COME AND SEE
Nathanael must have been a thinking skeptic. Maybe he was the kind of guy who organized everything—mentally and physically. You know the type. A place for everything, and everything in its place. He wasn't going to be taken in by emotionalism or hype. He was the sort of guy who hung back and studied the situation before making any kind of decision. His friend Philip knew better than to give Nathanael the hard sell. "We've found the One the prophets wrote about," he said. "His name is Jesus, and He's from Nazareth." When Nathanael asked whether any good thing could come out of a place like Nazareth, Philip simply said, "Come and see."
Where Jesus is concerned, "come and see" is an unbeatable invitation. Because He draws men to Himself, and His winsomeness is irresistible. Seeing Jesus—the real Jesus—is the most compelling argument that exists for Christianity. (Or, as one of my sons says, "There's only one good reason for being a Christian…and that's Jesus.")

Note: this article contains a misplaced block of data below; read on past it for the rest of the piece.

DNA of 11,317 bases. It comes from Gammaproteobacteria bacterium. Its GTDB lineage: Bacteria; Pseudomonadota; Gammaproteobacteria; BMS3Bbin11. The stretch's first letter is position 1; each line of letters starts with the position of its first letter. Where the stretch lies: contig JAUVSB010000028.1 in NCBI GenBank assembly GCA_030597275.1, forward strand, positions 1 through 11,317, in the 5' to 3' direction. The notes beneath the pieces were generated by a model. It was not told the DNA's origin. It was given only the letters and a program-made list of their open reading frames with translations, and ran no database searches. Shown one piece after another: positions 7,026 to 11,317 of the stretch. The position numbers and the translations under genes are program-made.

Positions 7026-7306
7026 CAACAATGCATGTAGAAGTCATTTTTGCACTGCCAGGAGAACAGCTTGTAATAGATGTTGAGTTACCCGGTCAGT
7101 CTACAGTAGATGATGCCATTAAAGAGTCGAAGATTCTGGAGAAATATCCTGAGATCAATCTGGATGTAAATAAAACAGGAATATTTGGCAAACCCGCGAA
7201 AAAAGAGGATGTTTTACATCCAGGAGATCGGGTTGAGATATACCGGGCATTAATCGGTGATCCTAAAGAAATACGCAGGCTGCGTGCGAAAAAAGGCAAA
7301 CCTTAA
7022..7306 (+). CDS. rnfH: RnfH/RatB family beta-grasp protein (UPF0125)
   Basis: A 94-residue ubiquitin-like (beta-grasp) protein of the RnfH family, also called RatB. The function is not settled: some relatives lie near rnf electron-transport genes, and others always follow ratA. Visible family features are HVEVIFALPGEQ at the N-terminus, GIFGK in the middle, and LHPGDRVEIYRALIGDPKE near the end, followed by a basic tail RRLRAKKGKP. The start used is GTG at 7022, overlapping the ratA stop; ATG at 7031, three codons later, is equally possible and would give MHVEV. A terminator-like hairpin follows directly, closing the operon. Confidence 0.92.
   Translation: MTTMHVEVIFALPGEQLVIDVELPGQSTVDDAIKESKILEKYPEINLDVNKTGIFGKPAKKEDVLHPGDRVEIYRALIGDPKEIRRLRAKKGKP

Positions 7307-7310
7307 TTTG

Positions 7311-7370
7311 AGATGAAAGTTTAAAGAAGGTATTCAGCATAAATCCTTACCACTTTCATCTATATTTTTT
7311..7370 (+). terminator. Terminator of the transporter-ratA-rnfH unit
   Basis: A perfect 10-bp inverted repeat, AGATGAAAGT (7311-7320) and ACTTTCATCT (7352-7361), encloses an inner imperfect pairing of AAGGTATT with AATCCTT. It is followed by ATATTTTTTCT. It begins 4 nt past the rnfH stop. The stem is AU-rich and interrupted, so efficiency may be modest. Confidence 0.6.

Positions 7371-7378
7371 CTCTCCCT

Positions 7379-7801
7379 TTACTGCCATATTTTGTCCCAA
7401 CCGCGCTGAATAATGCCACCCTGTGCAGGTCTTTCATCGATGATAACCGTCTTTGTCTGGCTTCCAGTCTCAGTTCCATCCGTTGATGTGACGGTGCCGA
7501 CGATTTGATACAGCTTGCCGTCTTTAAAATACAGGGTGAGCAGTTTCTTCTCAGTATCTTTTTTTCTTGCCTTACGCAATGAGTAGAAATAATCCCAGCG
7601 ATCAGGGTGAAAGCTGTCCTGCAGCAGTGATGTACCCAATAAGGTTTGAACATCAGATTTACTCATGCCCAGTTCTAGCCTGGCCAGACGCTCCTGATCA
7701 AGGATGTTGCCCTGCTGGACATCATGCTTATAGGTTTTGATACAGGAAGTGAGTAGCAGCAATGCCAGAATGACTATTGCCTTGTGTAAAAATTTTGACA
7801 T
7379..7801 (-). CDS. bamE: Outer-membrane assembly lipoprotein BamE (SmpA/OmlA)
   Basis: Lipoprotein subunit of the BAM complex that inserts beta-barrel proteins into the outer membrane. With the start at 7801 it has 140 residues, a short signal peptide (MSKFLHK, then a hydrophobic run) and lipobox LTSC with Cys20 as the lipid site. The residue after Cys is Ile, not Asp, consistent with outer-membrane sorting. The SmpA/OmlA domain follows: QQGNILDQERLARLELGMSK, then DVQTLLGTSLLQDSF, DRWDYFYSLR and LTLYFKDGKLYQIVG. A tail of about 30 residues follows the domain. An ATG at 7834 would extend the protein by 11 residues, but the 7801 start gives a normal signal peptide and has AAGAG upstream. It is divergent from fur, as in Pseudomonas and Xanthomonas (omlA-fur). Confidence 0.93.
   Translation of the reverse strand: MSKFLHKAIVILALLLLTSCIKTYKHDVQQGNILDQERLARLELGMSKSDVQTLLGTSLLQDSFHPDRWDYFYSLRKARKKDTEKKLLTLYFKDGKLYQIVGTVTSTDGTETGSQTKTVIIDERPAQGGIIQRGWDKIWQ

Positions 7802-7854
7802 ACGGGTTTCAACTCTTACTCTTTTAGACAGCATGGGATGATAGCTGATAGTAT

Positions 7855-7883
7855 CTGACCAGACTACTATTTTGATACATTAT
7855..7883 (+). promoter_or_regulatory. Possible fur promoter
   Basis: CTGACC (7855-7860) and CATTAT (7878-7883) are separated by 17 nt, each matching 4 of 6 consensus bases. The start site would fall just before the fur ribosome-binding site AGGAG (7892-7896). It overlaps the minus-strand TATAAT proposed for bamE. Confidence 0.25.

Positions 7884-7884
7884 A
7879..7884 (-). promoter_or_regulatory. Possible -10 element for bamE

I once shared Christ with a man who was a Nathanael-type. I offered him books by C. S. Lewis, Francis Schaeffer and other brilliant apologists, but it seemed all he wanted to do was debate. Finally, I took him to see the stained glass windows of our church. We walked around the outside of the building , and looked at all the windows. "What do you think?" I asked him. "They're actually not that impressive," he said. "I couldn't agree with you more," I told him. "Now, let's go inside." When we arrived in the sanctuary, the lights were not on. Instead, the sunlight was pouring through the windows, illuminating their absolute beauty. "That's the way it is trying to know God and Christ from the outside looking in," I told him. "The step of faith that brings you inside is the one that illumines your darkness."
And Nathanael said to him, "can any good thing come out of Nazareth?" Philip said to him, "come and see."
READ THROUGH THE BIBLE
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